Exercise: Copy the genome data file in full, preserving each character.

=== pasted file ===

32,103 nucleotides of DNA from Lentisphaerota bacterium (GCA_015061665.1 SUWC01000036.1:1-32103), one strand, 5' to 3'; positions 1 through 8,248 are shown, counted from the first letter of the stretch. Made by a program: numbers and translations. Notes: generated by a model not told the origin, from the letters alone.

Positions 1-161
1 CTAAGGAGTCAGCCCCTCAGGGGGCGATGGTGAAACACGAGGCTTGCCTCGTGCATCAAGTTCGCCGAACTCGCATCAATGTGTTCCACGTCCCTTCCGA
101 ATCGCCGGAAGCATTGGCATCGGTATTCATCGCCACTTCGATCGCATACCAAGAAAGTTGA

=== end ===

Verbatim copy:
32,103 nucleotides of DNA from Lentisphaerota bacterium (GCA_015061665.1 SUWC01000036.1:1-32103), one strand, 5' to 3'; positions 1 through 8,248 are shown, counted from the first letter of the stretch. Made by a program: numbers and translations. Notes: generated by a model not told the origin, from the letters alone.

Positions 1-161
1 CTAAGGAGTCAGCCCCTCAGGGGGCGATGGTGAAACACGAGGCTTGCCTCGTGCATCAAGTTCGCCGAACTCGCATCAATGTGTTCCACGTCCCTTCCGA
101 ATCGCCGGAAGCATTGGCATCGGTATTCATCGCCACTTCGATCGCATACCAAGAAAGTTGA